Articles

Daily articles carefully curated by the All About Jazz staff. Read our popular and future articles.

INTERVIEWS

Scott Kinsey: On speaking Luniwaz with an accent

Read "Scott Kinsey: On speaking Luniwaz with an accent" reviewed by Friedrich Kunzmann

Scott Kinsey belongs among the most influential keyboard players of the past decades and seems capable of adapting to any style of music. Unlike those who came before him, Kinsey was born into the golden era of keyboards and synthesizers, when visionaries such as Chick Corea and Herbie Hancock had already begun to explore the vast possibilities these instruments provided. The biggest idol and influence for Kinsey however was and remains Weather Report's Joe Zawinul. At the beginning of the ...

TAKE FIVE WITH...

Take Five with Boaz Marva

Read "Take Five with Boaz Marva" reviewed by Boaz Marva

Meet Boaz Marva Boaz Marva is a distinctively accomplished jazz and rock guitarist, vocalist and composer. He plays in DOR SAGI band (who recently recorded an EP with keyboardist Jason Lindner as producer), worked with Amir Segall and Ben Silashi in their project Zzajeerf, gigged with Andreas Toftemark, Elam Friedlander, Naama Gheber, Joni Paladin, Sammy Weissberg, Guy Paz plus his own projects, Marva's Wondrous Whimsy, Boaz Marva Trio, and other endeavours. Boaz started his ways in the rock and metal ...

ALBUM REVIEWS

Wild Card: Beast From The East

Read "Beast From The East" reviewed by Chris May

The impact of Jimmy Smith's organ trio in the mid 1950s was by all accounts massive. Nothing quite like it had been heard before in popular music. Smith unleashed a wailing, high decibel (for the era) monster which was also capable of expressing gentler moods. Audiences and record buyers went ape and Smith's label, Blue Note, got some sustaining cash-flow. Other labels could not get on the bandwagon fast enough and dozens of similar lineups emerged. But like many sensations, ...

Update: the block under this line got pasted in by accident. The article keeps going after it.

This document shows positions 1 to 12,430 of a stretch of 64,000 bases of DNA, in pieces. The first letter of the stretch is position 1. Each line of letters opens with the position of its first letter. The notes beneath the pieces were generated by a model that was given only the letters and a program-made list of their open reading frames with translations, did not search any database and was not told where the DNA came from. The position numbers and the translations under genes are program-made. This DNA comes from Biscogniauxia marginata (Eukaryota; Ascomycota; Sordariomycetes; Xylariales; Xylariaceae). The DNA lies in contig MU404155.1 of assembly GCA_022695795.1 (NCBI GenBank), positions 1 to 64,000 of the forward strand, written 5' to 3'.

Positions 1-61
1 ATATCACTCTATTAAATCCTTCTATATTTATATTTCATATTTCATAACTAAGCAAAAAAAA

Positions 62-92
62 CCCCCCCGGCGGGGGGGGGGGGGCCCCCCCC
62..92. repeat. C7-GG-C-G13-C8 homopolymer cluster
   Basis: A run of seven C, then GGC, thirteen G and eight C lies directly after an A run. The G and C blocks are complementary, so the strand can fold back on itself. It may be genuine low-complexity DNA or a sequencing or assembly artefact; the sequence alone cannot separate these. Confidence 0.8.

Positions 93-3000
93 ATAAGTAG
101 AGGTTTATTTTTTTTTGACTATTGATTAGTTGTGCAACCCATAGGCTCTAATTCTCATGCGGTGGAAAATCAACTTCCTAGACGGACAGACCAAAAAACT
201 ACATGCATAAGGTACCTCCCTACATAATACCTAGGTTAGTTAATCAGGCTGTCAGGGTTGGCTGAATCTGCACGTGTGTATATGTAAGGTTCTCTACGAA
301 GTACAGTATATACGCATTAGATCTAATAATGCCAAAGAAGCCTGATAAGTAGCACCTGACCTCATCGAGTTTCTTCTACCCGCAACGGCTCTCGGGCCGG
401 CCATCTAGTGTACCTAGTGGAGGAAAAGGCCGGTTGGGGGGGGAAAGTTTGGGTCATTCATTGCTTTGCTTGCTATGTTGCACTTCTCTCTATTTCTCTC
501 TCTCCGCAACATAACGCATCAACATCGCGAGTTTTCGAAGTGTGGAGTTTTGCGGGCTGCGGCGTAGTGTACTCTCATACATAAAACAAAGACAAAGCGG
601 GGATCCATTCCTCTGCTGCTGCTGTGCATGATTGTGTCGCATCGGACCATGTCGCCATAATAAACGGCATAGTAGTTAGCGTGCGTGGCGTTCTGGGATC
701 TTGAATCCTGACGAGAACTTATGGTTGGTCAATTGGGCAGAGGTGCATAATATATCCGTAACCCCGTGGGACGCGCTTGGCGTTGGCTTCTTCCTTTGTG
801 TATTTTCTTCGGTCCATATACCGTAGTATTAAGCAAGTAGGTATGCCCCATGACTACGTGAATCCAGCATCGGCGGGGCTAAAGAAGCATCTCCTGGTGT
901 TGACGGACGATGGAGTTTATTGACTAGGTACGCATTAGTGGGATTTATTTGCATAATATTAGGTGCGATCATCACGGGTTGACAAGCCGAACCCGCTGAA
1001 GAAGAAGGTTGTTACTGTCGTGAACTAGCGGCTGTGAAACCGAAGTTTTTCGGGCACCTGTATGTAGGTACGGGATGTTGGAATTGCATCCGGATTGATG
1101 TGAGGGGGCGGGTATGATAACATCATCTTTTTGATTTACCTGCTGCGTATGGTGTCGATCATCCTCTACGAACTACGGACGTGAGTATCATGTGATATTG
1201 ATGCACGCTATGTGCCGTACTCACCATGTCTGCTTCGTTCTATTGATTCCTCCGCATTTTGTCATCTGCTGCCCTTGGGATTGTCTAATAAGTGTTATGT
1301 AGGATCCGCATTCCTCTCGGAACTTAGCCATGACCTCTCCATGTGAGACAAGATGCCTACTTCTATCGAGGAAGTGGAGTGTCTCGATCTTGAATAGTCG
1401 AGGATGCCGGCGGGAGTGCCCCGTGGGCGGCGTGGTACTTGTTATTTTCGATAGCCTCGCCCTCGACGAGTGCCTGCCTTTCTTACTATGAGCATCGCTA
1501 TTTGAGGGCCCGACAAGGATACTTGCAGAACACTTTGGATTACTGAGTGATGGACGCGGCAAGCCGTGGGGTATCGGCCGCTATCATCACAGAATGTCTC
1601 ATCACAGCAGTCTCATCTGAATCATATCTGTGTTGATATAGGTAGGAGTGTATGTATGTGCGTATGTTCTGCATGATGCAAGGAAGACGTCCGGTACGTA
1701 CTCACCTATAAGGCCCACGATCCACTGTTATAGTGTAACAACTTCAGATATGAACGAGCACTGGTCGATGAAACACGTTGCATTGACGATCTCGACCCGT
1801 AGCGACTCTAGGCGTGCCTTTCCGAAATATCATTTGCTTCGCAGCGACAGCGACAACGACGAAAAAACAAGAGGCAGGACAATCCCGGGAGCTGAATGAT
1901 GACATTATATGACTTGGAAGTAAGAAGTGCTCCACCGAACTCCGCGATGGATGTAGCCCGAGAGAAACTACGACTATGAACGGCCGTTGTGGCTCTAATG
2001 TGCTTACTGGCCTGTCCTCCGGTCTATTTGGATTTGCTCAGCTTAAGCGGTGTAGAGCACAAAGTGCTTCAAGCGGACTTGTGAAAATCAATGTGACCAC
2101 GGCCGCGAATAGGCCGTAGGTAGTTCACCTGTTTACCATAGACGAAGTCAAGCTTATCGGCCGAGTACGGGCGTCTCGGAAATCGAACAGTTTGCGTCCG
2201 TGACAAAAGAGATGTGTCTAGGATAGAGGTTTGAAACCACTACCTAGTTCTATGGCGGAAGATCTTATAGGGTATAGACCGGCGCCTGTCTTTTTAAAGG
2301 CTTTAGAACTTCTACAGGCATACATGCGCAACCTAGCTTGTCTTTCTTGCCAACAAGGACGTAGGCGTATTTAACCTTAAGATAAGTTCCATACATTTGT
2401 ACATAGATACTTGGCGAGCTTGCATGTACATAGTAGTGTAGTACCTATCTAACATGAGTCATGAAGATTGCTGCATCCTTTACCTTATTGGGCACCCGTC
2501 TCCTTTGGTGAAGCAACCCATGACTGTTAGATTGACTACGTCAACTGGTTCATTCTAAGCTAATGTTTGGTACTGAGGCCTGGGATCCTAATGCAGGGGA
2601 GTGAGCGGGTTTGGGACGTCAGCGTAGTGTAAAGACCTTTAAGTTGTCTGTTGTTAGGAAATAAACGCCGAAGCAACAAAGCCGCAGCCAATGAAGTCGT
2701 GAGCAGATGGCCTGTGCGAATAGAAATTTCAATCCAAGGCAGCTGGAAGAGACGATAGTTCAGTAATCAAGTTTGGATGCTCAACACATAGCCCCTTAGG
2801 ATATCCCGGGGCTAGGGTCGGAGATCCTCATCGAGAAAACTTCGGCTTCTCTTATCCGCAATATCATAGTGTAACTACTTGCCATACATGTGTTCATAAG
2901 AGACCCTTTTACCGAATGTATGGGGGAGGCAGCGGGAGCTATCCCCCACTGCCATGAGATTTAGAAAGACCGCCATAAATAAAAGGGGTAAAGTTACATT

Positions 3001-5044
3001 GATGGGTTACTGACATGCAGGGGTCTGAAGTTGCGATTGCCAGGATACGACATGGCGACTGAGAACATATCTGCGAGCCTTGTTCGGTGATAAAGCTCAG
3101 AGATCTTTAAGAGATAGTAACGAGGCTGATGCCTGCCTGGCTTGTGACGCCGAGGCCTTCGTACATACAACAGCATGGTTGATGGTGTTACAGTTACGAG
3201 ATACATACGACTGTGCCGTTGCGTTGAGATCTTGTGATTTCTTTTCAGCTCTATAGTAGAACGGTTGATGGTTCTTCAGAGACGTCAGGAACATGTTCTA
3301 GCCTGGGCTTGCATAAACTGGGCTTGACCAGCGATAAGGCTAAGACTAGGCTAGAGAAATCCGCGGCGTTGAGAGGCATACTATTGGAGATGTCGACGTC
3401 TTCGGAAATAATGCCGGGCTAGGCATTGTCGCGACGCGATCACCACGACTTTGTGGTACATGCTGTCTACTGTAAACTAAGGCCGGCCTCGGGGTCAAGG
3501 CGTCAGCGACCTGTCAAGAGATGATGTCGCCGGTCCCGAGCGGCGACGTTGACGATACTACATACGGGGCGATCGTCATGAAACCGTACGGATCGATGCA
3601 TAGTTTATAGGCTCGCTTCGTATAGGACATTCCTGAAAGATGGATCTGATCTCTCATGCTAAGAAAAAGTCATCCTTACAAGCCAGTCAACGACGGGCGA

ALBUM REVIEWS

Lisa Hoppe's Third Reality: The Mighty Unlikely

Read "The Mighty Unlikely" reviewed by Mike Jurkovic

Without giving away any professional secrets, it is quite often that any beat-pounding pundit or wily curmudgeon--pick several thousand if you like, there's billions out there--will come at an artist with certain prejudices and expectations. And so it is with German bassist Lisa Hoppe. Having heard her unusual yet oddly soothing explorations on such discs as Esche's Der Dichter Spricht (QFTF, 2018), the Marc Jufer Trio Trio's Trip To The Center (QFTF, 2018), saxophonist Niculin Janett's Complexes (QFTF, 2017) and ...

ALBUM REVIEWS

Issie Barratt's Interchange: Donna's Secret

Read "Donna's Secret" reviewed by Duncan Heining

Put simply, this is a truly beautiful record. It features eight very different compositions by eight different women composers, including three from outside the band. In other hands, the diversity of styles might have left more an impression of a compilation than of a coherent, integrated programme of music. But that is certainly not the case here. What strikes immediately is the quality of the arrangements and ensembles. The textures are just sumptuous, almost tactile--and you know something's good when ...

RADIO

Newk, Dave (And Paul), Fats & More

Read "Newk, Dave (And Paul), Fats & More" reviewed by Marc Cohn

Have you gotten used to writing or typing 2020 yet? I'm getting there just from filling out Gift and Messages paperwork and metadata! But let's get to the music, starting with a few 21st century tunes from Orrin Evans (putting the street beat to Ornette), trumpeter John McNeil and Russian saxophonist Makar Kashitsyn. Then Bobby Broom sets us up for our continuing Sonny Rollins celebration (the 'back half' of Saxophone Colossus). We start the Dave Brubeck centennial featuring ...

PROFILES

The Very Singular Mr. Ran Blake

Read "The Very Singular Mr. Ran Blake" reviewed by Duncan Heining

There have been few American composers and musicians, with the ability to encapsulate their country's music in all its racial and ethnic complexity. We might perhaps point to Aaron Copland, Leonard Bernstein, Charles Ives and perhaps, in their own distaff ways, Harry Partch and Steve Reich. In jazz, their number is fewer still--Duke Ellington and George Russell certainly and, at a stretch, Jelly Roll Morton. And then there's pianist and composer Ran Blake. Listening to any one of ...


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